When I am an old tenured woman

When I am an old tenured woman I shall dye my hair purple
With a green streak which doesn’t go, and doesn’t suit me.
And I shall spend my income on books and high-heeled boots
And horseback riding lessons, and say we’ve no time for meetings.

I shall show videos in the classroom when I’m tired
And drink in public and say what I mean
And tell students what I think of their attitude
And make up for the sobriety of my youth.

I shall wear sweatpants to the grocery store again
And pick the most interesting research projects
And give the grades that are earned.

You can wear terrible shirts and grow more fat
And speak about whatever issues are important
Or give the President a book to read that’s not about online edutainment
And hoard pens and plane tickets and writing time and things in boxes.

But now we must have clothes that keep us dry
And pay our rent and not be too feminist
And set a good example for the students.
We must not argue with the dean or the chair.

But maybe I ought to practice a little now?
So people who know me are not too shocked and surprised
When suddenly I am tenured, and have purple hair.

(with many apologies to Jenny Joseph)

#1: I think when I get tenure we should call the blog Grumpy Rumblings of the (formerly un-)Tenured

#2: When you get tenure you can change the name to whatever you want.

#1:  Spring Break is gonna be Epic.  My shit gonna ALL hang loose.

31 Responses to “When I am an old tenured woman”

  1. Practical Parsimony Says:

    I think Jenny Joseph would highly approve. I am going to share with my feminist friends who are not yet tenured.

  2. Comradde PhysioProffe Says:

    Hellz to the motherfukkken YEAH!

  3. prof-like substance Says:

    By the time we get tenure, doesn’t all our shit already hang loose?

  4. bogart Says:

    Love it.

  5. becca Says:

    LOVE
    Except… I don’t believe you. Nobody EVER dyes their hair purple when they get tenure. It’s like the committees have a sense for these things, and won’t give it to you if that’s what you intend to do with it.
    Tenure, for all that I don’t quite understand how, serves consistently to make people More conservative, More invested in the status quo. It was my biggest frustration with Ms. Mentor, who always said “save that attitude for when you’ve got tenure”… but in my own experience, no one ever does. Thus the system stays the system, and you must never be too feminist.
    Sorry to be so disgruntled/disillusioned. It is truly a lovely poem.

    • Rumpus Says:

      I disagree, but not ardently. The tenure process is a selection process and it does reinforce the status quo, but I remember as an undergraduate walking through the wide-open door into my (tenured) faculty advisor’s office while he was playing a first-person shooter on his computer…and one of my current (tenured) colleagues has canceled classes so s/he can go to an auction. If my untenured colleagues also do such things, they don’t make it blatantly obvious.

      Looking at the tags, maybe should be IBTP?

    • nicoleandmaggie Says:

      *bzzzt*
      the woman whose office is next to mine dyed her hair purple
      not all of it, but enough.
      later she did blue

    • Miser Mom Says:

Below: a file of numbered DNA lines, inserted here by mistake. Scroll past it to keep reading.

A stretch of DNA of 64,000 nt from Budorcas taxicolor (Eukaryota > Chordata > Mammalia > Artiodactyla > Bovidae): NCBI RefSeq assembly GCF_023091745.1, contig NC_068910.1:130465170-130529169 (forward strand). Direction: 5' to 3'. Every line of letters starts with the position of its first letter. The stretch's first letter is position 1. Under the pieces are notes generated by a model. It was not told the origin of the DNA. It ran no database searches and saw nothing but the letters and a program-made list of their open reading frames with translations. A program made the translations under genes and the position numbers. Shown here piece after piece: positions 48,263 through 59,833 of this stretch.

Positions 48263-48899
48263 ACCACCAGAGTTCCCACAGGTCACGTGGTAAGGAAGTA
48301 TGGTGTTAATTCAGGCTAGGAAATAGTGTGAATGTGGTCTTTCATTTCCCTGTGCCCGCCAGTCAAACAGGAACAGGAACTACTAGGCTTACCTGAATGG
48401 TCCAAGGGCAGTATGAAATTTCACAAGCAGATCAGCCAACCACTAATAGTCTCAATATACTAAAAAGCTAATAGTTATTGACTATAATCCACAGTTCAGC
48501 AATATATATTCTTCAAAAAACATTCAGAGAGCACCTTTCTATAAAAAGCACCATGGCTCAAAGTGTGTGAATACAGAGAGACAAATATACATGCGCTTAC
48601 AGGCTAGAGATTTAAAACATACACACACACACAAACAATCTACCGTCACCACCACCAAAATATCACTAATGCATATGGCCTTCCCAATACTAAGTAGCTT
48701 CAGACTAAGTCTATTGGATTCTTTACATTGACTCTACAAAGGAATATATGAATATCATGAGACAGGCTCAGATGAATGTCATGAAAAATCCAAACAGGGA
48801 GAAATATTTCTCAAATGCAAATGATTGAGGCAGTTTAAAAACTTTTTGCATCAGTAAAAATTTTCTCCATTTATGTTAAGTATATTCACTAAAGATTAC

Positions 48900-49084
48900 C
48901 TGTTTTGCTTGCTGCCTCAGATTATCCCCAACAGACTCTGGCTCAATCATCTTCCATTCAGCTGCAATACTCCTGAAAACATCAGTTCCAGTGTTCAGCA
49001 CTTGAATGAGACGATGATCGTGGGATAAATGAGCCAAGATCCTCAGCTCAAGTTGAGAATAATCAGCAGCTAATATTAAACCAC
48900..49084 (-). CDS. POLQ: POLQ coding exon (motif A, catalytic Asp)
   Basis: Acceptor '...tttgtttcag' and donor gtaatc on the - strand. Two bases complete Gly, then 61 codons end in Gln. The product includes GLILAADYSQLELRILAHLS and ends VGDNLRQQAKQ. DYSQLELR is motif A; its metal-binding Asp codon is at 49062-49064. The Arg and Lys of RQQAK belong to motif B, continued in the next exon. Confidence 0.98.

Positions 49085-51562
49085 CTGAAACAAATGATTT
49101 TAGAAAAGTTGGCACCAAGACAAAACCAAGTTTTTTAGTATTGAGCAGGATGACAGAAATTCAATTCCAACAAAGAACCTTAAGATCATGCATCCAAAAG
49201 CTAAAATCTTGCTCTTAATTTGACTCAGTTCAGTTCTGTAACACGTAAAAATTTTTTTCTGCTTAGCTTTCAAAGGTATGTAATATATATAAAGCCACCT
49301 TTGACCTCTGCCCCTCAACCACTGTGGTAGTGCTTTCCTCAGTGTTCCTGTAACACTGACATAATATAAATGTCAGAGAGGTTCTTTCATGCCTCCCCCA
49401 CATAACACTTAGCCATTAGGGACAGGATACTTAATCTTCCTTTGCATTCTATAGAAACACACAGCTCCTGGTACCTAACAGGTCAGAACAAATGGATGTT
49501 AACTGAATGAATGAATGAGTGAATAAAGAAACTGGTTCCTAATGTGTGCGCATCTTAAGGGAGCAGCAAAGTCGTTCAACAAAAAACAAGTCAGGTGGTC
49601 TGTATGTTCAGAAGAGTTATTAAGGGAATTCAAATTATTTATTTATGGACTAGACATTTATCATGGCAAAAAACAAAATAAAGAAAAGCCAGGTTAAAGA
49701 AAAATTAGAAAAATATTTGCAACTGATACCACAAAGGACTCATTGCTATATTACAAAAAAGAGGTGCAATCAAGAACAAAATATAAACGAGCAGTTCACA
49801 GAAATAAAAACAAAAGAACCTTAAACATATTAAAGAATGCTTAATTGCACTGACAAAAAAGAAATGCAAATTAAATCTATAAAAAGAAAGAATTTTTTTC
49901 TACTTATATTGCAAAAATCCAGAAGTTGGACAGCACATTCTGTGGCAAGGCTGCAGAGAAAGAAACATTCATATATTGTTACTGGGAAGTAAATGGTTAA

I have not dyed my hair purple, it is true. But every time I publish a paper, I dye my hair red. My students say, “You dyed your hair!” And I say, “well, I published a paper!” How the heck else am I going to tell my students about my research?

  6. phdme Says:

    Love it. Love it!

  7. Laura Vanderkam (@lvanderkam) Says:

    I look forward to the (less?) grumpy rumblings of the tenured… Soon? How far out are we?

  8. What Now? Says:

    I love it! (Partly because I’ve been feeling decidedly middle-aged lately, and just this weekend I was wondering what I would do when I was an old woman.)

  9. Linda Says:

    One of my most memorable professors was an old, tenured woman who brought a tea mug that was *not* full of tea to classes every day. She also would ask if anyone had asthma and then light up a cigarette at times (this was back in the days when smoking was banned inside the classrooms but not from the private offices, so perhaps not as shocking as today.) We all loved her dearly and were bummed when she retired. We each had her sign a copy of the popular book she wrote so we could remember her. She did not have purple hair, though.

  10. Cloud Says:

    I love this! Sadly, I do not have the equivalent of tenure to look forward to, when I can dye my hair purple. But, actually, I could dye my hair purple now with no repercussions- it would actually increase my credibility in some techie circles, I think! And I have zero desire to do it. As my latest post indicates, though, I would like a time when I could speak freely (but reasonably) on topics that should not be controversial and yet sadly are, without fear of repercussions. I’m not sure what it would take to get that. Maybe a huge pile of money?

  11. Sunday Link Encyclopedia and Self-Promotion | Clarissa's Blog Says:

    [...] than purple hair and the sweatpants, I already do everything the author of this great poem plans to do when she is an old tenured woman. So now I don’t even know what I will do when I get tenure. By the way, how can anybody buy a [...]

  12. Laura Vanderkam (@lvanderkam) Says:

    I hope the purple hair with the green streak and the sweat pants have been arranged!


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